Tim Peake sends good luck message to Rocket Science participants
600,000 young people will begin our national science experiment this week
18 April 2016
Today (18 April) British astronaut Tim Peake sent a special message from space to the hundreds of thousands of children who will be beginning our Rocket Science project in partnership with the UK Space Agency experiment this week.
Tim, who delivered the message from the International Space Station where he’s been since December, wished the 600,000 young people signed up to the experiment good luck with their investigations into the impact of micro-gravity and space travel on seed germination and growth. The results will help to form a clearer picture of the potential for astronauts to grow their own food to sustain them on long-term missions.
Speaking while 400km above the surface of the Earth, Tim said: “This is a really exciting week for the hundreds of thousands of young people across the country who will begin their Rocket Science experiments. I’d like to wish everyone taking part the best of luck with their investigations and I look forward to seeing some of the results.
“It’s possible that among those pupils taking part in the project are the young people who will help mankind reach the next big milestones in space exploration for the benefit of people on Earth. I hope the RHS Campaign for School Gardening’s Rocket Science experiment will spark curiosity and wonder amongst young people who may become the next generation of horticultural scientists.”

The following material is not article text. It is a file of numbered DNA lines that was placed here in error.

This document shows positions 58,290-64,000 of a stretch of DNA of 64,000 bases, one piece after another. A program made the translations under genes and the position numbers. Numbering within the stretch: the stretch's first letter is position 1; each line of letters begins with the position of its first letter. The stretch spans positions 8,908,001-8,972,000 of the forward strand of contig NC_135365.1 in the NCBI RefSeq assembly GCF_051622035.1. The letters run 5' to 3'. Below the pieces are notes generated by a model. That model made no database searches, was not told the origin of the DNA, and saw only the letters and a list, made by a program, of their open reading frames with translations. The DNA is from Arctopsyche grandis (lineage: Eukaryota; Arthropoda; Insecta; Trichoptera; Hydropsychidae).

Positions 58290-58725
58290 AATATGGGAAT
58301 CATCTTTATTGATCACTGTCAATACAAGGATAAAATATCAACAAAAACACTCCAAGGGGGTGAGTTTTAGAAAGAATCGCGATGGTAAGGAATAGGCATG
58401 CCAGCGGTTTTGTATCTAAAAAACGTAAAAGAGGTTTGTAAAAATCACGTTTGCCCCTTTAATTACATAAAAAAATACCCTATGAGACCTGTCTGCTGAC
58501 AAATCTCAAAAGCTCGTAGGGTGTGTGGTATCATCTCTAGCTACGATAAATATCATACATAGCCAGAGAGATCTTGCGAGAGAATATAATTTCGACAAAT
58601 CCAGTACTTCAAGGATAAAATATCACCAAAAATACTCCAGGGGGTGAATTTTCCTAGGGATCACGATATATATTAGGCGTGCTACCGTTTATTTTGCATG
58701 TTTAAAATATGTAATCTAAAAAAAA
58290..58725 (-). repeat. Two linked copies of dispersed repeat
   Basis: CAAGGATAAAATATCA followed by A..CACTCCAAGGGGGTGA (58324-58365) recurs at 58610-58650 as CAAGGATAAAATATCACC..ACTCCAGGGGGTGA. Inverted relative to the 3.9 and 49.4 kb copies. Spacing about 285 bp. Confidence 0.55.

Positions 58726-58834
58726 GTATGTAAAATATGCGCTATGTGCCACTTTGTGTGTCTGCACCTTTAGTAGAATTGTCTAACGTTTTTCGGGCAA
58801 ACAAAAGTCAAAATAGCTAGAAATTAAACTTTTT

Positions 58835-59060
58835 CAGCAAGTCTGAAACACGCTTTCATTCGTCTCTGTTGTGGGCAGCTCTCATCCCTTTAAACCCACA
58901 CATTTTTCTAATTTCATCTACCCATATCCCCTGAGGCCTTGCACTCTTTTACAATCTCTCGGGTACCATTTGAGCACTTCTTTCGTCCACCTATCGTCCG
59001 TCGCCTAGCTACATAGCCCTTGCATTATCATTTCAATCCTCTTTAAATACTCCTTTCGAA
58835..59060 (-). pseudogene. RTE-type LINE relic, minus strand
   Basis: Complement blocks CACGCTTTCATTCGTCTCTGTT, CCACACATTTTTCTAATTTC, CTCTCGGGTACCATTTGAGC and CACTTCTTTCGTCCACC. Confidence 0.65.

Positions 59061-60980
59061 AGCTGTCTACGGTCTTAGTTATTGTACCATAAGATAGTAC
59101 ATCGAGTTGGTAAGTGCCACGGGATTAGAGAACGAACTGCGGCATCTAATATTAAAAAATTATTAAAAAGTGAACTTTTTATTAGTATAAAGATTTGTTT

With more than 8,600 schools and educational groups poised to begin their Rocket Science experiment this week, the project is now among the biggest mass science experiments conducted in UK schools.
Rocket Science will see school pupils across the country spend 35 days analysing the growth and development of two batches of seemingly identical rocket seeds. However, one batch of seeds has spent time in space with Tim on the International Space Station, orbiting the Earth at 17,000mph. The aim of the experiment is to enthuse young people about science and horticulture and provide the European Space Agency with key insights into some of the challenges of growing food in space.
Results of the experiment will be published later in the year but keep an eye on our website, Facebook page and Twitter page for updates!